We can look to the MITRE ATT&CK knowledge base for an example of the development of a common taxonomy in cyber security, similar to existing examples of expanded PPP structures. It is a publicly available knowledge base of cybercrime methods and techniques that is used to create threat models for better cybersecurity.
It was created in collaboration with members of the cyber security community, including private businesses and law enforcement. Standardized definitions and descriptions of cybercrime terms, typologies, adversary groups attempting to carry out a cyber-attack, and even mitigating methods that can be used to prevent attacks are all important features of ATT&CK. The knowledge base also includes a visual representation of the crime spectrum, which aids in understanding and detecting how criminals plan, launch, and execute their attacks.
By allowing everyone to speak and refer to the common AML language, a common taxonomy in financial crime will help break down those self-created silos.
It will facilitate the creation of useful AML risks and typologies based on standardized definitions and including the necessary context, as well as the faster and wider dissemination of such information.
Furthermore, it will eliminate the need to translate and clarify information, allowing for targeted, essential, and useful stakeholder input. Finally, because a tool is only as good as its user, the standardization of financial crime data will improve the technological tools and platforms we develop to connect our professional community around the world.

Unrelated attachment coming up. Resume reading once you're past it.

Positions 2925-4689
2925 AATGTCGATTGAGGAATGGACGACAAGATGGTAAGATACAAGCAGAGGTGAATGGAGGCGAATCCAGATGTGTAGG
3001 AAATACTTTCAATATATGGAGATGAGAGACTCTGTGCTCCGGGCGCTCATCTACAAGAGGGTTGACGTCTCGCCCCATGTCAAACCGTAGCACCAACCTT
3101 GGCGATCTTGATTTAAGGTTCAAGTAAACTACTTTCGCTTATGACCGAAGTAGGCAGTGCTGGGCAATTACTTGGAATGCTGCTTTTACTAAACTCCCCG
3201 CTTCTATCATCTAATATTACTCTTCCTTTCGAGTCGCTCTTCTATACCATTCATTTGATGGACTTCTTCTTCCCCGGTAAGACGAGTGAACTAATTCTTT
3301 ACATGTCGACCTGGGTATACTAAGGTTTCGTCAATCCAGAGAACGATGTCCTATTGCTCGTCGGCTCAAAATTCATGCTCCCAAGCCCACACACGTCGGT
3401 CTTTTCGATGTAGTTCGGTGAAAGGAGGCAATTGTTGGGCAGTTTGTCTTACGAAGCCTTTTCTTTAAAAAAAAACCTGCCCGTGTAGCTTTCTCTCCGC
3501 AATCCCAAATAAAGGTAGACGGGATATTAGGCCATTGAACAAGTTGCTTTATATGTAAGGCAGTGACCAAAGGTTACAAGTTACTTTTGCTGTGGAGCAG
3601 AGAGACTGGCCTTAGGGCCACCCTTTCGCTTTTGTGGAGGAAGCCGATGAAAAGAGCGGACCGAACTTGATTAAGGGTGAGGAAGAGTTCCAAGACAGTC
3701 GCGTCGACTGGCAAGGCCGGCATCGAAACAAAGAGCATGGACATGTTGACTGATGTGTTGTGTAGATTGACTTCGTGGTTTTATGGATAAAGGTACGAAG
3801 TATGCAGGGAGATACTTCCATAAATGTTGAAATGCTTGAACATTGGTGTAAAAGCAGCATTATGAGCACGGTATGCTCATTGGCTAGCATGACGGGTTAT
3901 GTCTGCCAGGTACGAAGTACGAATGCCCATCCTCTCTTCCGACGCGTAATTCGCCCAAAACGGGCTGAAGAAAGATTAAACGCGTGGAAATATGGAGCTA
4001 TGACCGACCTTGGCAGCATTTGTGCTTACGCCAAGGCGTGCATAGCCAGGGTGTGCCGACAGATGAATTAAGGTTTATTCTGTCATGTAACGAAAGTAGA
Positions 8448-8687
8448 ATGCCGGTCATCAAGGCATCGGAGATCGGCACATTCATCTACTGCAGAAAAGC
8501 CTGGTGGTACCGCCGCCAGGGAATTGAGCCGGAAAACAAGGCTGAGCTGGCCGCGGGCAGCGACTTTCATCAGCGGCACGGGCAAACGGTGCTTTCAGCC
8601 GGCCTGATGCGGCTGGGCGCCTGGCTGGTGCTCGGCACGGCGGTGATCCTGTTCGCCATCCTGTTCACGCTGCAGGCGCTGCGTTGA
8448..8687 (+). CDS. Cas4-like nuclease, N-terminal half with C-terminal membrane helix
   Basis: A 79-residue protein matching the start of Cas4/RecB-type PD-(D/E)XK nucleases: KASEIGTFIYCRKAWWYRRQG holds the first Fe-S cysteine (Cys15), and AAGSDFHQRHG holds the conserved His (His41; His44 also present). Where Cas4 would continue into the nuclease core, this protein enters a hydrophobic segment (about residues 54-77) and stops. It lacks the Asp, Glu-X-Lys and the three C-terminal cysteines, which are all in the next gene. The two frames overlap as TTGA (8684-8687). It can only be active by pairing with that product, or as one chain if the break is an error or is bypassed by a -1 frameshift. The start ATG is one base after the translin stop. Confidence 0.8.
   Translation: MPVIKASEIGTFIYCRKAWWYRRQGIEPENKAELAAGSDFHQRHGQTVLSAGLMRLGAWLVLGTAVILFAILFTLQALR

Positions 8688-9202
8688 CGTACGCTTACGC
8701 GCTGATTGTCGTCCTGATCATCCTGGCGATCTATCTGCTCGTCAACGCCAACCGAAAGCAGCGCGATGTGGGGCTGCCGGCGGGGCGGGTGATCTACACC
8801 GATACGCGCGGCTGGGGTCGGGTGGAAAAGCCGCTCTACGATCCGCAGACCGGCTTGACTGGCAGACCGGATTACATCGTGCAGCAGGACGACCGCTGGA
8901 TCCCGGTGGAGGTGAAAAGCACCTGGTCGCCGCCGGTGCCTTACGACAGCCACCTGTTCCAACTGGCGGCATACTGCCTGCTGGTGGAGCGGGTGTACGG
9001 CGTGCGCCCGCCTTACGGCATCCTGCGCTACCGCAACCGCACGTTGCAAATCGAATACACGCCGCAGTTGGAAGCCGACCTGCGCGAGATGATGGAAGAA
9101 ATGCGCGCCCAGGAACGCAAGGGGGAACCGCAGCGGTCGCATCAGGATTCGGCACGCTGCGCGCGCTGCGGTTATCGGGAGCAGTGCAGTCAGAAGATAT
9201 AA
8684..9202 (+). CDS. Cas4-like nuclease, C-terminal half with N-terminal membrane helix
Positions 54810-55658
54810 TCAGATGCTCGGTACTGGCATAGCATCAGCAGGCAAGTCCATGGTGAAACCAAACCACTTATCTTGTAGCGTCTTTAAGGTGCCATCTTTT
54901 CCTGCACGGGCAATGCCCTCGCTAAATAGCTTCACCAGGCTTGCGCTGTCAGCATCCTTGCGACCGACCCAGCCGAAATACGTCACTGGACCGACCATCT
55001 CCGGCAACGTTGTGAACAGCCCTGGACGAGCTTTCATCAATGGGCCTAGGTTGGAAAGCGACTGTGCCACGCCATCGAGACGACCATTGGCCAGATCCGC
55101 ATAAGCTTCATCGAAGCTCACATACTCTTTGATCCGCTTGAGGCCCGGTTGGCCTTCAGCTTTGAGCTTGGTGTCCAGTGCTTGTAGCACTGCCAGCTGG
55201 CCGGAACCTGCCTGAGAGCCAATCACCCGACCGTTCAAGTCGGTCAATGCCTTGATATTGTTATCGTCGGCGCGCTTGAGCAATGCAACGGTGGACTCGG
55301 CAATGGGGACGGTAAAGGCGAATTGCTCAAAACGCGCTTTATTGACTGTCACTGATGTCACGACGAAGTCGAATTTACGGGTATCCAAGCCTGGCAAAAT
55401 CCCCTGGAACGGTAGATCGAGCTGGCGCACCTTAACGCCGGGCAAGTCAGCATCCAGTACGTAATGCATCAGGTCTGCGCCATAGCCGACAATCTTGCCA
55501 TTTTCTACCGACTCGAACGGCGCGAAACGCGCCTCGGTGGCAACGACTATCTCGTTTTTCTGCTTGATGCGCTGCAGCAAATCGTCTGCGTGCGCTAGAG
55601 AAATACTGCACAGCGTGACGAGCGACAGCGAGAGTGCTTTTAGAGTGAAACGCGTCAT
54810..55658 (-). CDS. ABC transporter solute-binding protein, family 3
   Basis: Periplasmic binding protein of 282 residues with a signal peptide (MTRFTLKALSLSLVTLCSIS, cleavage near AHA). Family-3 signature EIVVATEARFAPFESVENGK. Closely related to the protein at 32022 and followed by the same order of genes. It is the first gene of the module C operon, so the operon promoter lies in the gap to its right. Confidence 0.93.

Is it possible for PPPs to achieve all of this?
Yes! We have already accomplished a lot with PPPs, but we can go even further. PPPs can serve as the foundation for developing a standardized taxonomy for financial crime, and they can help us scale our connection and collaboration globally with the help of technology.
Such ambitions will necessitate time and money. None, however, are more critical than the creation of appropriate technological tools, stakeholder input, and policy development to facilitate these changes.
By fLEXI tEAM